Thoughts on the Light and Magic Documentary

September 25, 2022

I spent last night binge watching the new documentary Light & Magic on Disney+. It's a six-episode series on the story of Industrial Light & Magic (ILM), the company filmmaker George Lucas founded. Along with the General Magic documentary, I love hearing stories about creatives and innovators. Light & Magic is a great documentary and I'll bet you learn something new even if you're familiar with the story.

*Spoilers..? I'm not sure if you'd consider if you can spoil a documentary, but if you're not familiar with ILM the a documentary*


Proof of concepts are very lean

One of my favorite moments in Episode 6 is when they were talking about how the team was approaching the first Jurassic Park, which was a blend of Computer Generated Images (CGI) and practical effects. For obvious reasons, the team did not have reference photos of how Apatosaurus dinosaurs stampede. The crew decided to set up props in the back of the studio and filmed themselves running to get more references. It also resulted in one of the team members falling and breaking their arm, hence the name of the episode: No More Pretending Your Dinosaurs.

Even when you have incredible technology, ideation starts by storyboarding, body-storming, and conveying the concept. In Star Wars, Lucas put together stunt reals from other films to put together the story (Lucas is not known for originality).

Work with multi-disciplinary people who push you

A studio is one of the most sacred places in the world to me. ILM was comprised of incredibly talented people who push themselves. There was autonomy to go work on other departments: sound, writing, second unit direction, film editing, etc. ILM created an amazing alumni group and people who directed films in their own right. When Joe Johnston was going to quit ILM after burnout, Lucas offered to send him to USC and work part-time so he could go to film school. Johnston ended up being a director in his own right, including titles such as Honey, I Shrunk the Kids, The Rocketeer, and Captain America: The First Avenger.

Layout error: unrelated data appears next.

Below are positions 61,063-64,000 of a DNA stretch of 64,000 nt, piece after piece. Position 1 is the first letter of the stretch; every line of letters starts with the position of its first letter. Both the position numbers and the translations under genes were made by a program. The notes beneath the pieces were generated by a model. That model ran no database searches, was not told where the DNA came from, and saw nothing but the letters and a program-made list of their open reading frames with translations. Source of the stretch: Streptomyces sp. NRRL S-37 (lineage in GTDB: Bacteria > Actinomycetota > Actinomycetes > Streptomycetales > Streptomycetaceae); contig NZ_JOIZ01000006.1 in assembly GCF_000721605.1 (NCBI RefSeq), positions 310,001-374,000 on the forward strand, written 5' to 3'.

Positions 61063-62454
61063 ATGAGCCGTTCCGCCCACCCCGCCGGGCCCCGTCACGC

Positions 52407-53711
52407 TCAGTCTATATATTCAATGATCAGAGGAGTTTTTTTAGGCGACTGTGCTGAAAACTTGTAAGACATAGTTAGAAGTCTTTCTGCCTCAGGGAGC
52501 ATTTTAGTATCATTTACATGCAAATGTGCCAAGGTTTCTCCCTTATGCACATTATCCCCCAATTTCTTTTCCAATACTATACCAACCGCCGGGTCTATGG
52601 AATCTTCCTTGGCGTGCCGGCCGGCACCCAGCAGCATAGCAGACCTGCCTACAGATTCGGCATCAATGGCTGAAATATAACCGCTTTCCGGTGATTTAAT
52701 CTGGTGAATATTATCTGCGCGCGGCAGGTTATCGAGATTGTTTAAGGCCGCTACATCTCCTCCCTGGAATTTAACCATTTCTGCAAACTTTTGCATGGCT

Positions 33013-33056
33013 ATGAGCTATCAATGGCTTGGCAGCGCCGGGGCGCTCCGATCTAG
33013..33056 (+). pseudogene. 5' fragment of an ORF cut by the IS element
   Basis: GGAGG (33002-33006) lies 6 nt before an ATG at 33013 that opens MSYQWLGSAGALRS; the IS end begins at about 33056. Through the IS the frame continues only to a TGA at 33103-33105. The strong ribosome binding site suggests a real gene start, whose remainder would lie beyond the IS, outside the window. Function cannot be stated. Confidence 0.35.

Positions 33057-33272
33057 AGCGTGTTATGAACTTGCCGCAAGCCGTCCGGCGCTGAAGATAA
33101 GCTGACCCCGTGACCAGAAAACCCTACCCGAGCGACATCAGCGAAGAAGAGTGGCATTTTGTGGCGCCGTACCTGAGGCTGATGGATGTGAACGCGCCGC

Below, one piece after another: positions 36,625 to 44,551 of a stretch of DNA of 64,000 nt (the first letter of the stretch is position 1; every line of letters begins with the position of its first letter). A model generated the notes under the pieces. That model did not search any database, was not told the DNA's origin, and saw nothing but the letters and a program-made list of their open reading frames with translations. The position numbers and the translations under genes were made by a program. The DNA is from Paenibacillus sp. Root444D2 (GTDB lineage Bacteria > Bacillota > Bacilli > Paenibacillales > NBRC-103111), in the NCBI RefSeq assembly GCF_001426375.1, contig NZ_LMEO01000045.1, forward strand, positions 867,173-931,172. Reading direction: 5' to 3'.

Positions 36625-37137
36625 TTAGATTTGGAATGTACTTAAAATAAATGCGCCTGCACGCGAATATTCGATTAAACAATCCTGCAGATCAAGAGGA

Effects serve the storytelling

I loved the details of effects to tell a wonderful story. The effects should serve the storytelling, and not technology for the sake of technology. As much as we make fun of the Star Wars prequels, Lucas was pushing the technology to tell stories at such a higher scale.

Imagination pushes technology

Okay, so the Star Wars prequels weren't great. I remember seeing The Phantom Menace in high school and was so disappointed. What I did not realize is this movie that introduced Jar Jar Binks was the reason theaters started switching over to Texas Instruments' DLP projectors. This kicked off the revolution of movie theaters and evolving the industry to digital. As much as I appreciate a movie in film, digital let's people see movies at a broader scale and more accessible.

It's incredible to think a company like ILM helped inspire innovations to spin out Pixar as its own animation studio and John Knoll creating Photoshop for The Abyss and Terminator 2.

Industry methods will evolve, and you need to

This one is top of mind for me as we think about how AI and ML is going to exponentially evolve the way Product Design is done. Computer graphics accelerated the industry: from The Abyss, to Terminator 2, to Jurassic Park, and beyond. Inevitably the model shop was shut down in order to move towards a new paradigms.


Below are some unstructured notes of what resonated with me:

Light & Magic is available on Disney+ and highly recommend watching it!

Proof of Concept: The 000 Series

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